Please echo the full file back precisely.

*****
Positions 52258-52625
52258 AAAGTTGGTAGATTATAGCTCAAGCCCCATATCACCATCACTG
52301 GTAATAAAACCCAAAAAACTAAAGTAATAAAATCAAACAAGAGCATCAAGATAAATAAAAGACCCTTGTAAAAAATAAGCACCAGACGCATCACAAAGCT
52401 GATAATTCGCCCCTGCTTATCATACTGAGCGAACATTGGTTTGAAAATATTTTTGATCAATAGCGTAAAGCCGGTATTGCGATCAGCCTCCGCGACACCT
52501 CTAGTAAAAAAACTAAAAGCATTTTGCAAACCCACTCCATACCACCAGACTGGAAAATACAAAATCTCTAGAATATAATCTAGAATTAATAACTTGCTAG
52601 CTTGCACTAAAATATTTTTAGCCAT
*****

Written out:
Positions 52258-52625
52258 AAAGTTGGTAGATTATAGCTCAAGCCCCATATCACCATCACTG
52301 GTAATAAAACCCAAAAAACTAAAGTAATAAAATCAAACAAGAGCATCAAGATAAATAAAAGACCCTTGTAAAAAATAAGCACCAGACGCATCACAAAGCT
52401 GATAATTCGCCCCTGCTTATCATACTGAGCGAACATTGGTTTGAAAATATTTTTGATCAATAGCGTAAAGCCGGTATTGCGATCAGCCTCCGCGACACCT
52501 CTAGTAAAAAAACTAAAAGCATTTTGCAAACCCACTCCATACCACCAGACTGGAAAATACAAAATCTCTAGAATATAATCTAGAATTAATAACTTGCTAG
52601 CTTGCACTAAAATATTTTTAGCCAT